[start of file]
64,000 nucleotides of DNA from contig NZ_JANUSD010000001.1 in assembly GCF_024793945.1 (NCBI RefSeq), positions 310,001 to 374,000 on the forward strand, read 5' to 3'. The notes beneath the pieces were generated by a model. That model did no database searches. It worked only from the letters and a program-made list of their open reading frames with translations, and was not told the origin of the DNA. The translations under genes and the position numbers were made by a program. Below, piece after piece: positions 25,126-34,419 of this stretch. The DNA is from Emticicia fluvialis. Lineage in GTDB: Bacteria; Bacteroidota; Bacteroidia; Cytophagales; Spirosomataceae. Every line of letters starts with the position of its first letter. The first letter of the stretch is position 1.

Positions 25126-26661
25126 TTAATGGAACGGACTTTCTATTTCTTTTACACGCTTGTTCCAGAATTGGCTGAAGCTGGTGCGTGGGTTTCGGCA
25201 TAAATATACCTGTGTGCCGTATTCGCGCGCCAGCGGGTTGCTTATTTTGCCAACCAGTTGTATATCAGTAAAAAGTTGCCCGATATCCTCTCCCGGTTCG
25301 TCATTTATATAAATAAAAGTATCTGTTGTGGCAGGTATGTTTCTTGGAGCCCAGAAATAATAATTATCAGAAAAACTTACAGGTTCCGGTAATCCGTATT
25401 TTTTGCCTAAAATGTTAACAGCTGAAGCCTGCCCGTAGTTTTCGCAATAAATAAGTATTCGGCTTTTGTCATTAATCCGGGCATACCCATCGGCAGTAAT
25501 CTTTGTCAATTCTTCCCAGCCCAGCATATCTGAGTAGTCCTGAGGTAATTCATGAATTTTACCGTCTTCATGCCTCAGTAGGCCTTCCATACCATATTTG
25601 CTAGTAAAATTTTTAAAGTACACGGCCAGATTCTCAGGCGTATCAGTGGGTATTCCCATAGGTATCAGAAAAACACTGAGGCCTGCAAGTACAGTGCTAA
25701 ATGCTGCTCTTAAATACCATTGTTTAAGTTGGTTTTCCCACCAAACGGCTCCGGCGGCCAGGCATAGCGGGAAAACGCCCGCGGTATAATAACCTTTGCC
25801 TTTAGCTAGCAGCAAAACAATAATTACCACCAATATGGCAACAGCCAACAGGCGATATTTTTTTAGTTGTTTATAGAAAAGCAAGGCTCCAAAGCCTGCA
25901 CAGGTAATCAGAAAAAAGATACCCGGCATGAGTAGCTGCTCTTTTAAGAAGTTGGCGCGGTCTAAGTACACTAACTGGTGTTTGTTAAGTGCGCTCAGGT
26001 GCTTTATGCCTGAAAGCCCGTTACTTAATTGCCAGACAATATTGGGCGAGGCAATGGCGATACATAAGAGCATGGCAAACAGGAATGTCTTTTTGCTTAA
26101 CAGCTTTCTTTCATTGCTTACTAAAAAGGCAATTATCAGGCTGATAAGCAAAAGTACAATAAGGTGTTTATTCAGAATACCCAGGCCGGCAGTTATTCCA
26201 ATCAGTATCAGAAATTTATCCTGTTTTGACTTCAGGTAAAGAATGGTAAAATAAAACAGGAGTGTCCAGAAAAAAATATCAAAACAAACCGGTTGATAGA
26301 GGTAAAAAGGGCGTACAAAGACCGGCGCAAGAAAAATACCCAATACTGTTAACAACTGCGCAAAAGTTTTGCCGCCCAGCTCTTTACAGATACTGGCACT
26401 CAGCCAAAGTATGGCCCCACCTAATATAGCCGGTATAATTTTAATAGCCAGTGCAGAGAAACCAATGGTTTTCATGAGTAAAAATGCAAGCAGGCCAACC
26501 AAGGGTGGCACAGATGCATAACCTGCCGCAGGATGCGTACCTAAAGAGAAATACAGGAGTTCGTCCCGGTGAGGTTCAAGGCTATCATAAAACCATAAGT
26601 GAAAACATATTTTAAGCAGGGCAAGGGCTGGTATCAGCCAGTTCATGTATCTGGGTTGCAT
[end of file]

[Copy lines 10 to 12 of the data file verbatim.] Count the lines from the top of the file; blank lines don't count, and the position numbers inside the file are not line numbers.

25801 TTTAGCTAGCAGCAAAACAATAATTACCACCAATATGGCAACAGCCAACAGGCGATATTTTTTTAGTTGTTTATAGAAAAGCAAGGCTCCAAAGCCTGCA
25901 CAGGTAATCAGAAAAAAGATACCCGGCATGAGTAGCTGCTCTTTTAAGAAGTTGGCGCGGTCTAAGTACACTAACTGGTGTTTGTTAAGTGCGCTCAGGT
26001 GCTTTATGCCTGAAAGCCCGTTACTTAATTGCCAGACAATATTGGGCGAGGCAATGGCGATACATAAGAGCATGGCAAACAGGAATGTCTTTTTGCTTAA